2.2. UV–Visible Spectroscopy of Cu-NPs

The obtained dark red powder of Cu NPs (pH = 4, 7 and 9) was unstable; when these nanoparticles were exposed to air, the color of the solutions changed to dark green/blue, suggesting that copper(I) oxide, Cu2O, was formed in each case (Supplementary Materials Figure S1). This change in solution color could be proved by the obtained UV–vis spectra of each nanomaterial (pH = 4, 7 and 9). The samples were prepared following the protocol details described in Section 4.3.1. Combination deconvoluted absorption bands are shown in the Supplementary Materials Figure S1 and summarized in Supplementary Materials Table S3. The obtained absorption bands were in the 218–328 nm range and could be attributed to the characteristic band-gap of resulting Cu2O nanoparticles stabilized by glycerol molecules in the corresponding colloidal solutions [46]. The analysis of the UV–vis spectra did not exhibit relevant absorption bands in the range of 560–600 nm (Supplementary Materials Figure S1c), which are generally ascribed to air-stable Cu nanoparticles [11]. Supplementary Materials Figure S1c indicates that the most active material was catalyst Cu NPs pH = 9, with an absorption maxima band at the deconvoluted wavelength of 264 nm. In this regard, the most important contribution of the material to the catalysis reaction could be attributed to the Cu2O presence on the surface. Considering these results, we propose the direct synthesis of supporting Cu nanoparticles on ZrO2 for catalytic applications.

2.3. Copper Catalyst Characterization

Supplementary Materials Figure S2a shows the N2 adsorption–desorption isotherms of each of the catalysts prepared under different pH conditions. The adsorption isotherms of N2 exhibited the characteristics of mesoporous materials of type IV with a distinct hysteresis loop observed in the range of 0.45–0.8 [47]. Supplementary Materials Figure S2b shows the pore size distributions of each catalyst and the support. The Barrett–Joyner–Halenda (BJH) method was used to calculate the pore-size distribution of the desorption counterpart. A major peak at about 4 nm was observed in the mesoporous range. An H2-type hysteresis loop was observed for either the ZrO2 support or the copper catalysts.
Table 1 presents a summary of the physisorption results. It is noticed that the specific surface area (SBET) and pore volume (Vp) of the ZrO2 support decreased when copper was added to the support during the chemical reduction method (see Section 4, Materials and Methods). The specific surface area of the ZrO2 support was found to be 146 m2/g. The deposited copper species could block the pores and voids of the support. Cu NP catalysts exhibited specific surface area values in the range of 136 m2/g to 129 m2/g. This decrease could be caused by consumption of the surface hydroxyl groups of the support through a superficial reaction with the oxidized species, and the agglomeration process of the copper species inside ZrO2 pores during preparation of the catalysts [48]. The total pore volume also followed a decreasing trend which may be due to pore blocking of the support by crystallites of copper species. Previous work reported the adsorption of Cu onto ZrO2 surface hydroxyl sites upon deposition. Such deposition predominates at lower copper weight loadings and facilitates higher levels of dispersion [49]. Apart from this, it is reported that oxygen vacancies stabilize Cu+, which is often invoked as a key specie for activity in catalytic reactions [50]. Evidence that copper interacted with the pore walls of the ZrO2 support is the decrease in the pore volume of the zirconia support when the copper nanoparticles were introduced via the chemical reduction method (Table 1).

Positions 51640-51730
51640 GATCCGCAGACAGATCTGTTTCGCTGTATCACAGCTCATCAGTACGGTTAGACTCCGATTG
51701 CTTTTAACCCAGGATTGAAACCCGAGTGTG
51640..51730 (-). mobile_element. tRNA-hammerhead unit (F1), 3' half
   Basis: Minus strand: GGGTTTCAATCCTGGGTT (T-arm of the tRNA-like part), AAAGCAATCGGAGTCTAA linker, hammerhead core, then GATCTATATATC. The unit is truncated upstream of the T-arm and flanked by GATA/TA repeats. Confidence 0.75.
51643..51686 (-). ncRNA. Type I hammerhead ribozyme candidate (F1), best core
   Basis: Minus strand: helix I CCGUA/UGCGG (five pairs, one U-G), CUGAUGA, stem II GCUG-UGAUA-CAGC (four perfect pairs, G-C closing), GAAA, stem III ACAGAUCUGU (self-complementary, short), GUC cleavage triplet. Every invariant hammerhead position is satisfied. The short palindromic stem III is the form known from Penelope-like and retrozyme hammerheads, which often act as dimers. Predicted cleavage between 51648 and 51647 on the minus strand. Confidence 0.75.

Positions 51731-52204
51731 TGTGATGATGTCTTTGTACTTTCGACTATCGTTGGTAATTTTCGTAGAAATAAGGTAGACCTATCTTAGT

Supplementary Materials Figure S3 shows the X-ray diffraction profiles of each material. Supplementary Materials Figure S3 indicates that the crystallite phase observed corresponds to the tetragonal phase of ZrO2. All materials exhibited diffraction peaks at 2θ = 30.3°, 35.2°, 50.6° and 60.2°, which are ascribed to tetragonal ZrO2 in agreement with the JCPDS standard (170923). Furthermore, there was no indication of the presence of monoclinic ZrO2, nor metallic copper species or copper(II) oxide species. The diffraction peaks of the metallic copper species according to the JCPDS standard (04–0836) should be visible at 2θ = 43°, 50° and 60°.
It has been argued that to observe crystalline CuO distinguishable from ZrO2 patterns, a copper load higher than 3 wt.% must be used. The presence of copper species on ZrO2 patterns becomes particularly visible at percentages higher than 10 wt.% [26,48]. CuO bulk formation occurs for a Cu/SSA ratio (copper charge/specific support area ratio) equal to or higher than 4.5 Cu atoms/nm2 of support. Considering that the ZrO2 support used in the present work had a specific area of 146 m2/g, the appearance of CuO bulk would occur for copper loading equal to or higher than at about 7 wt.%. No structural change in ZrO2 XRD patterns (Supplementary Materials Figure S4) was observed, which can be ascribed the presence of either amorphous or highly dispersed copper particles [51]. Previous work has also reported that highly crystalline CuO is detected from around 4 wt.% of Cu for 100 m2/g of γ–Al2O3 [52].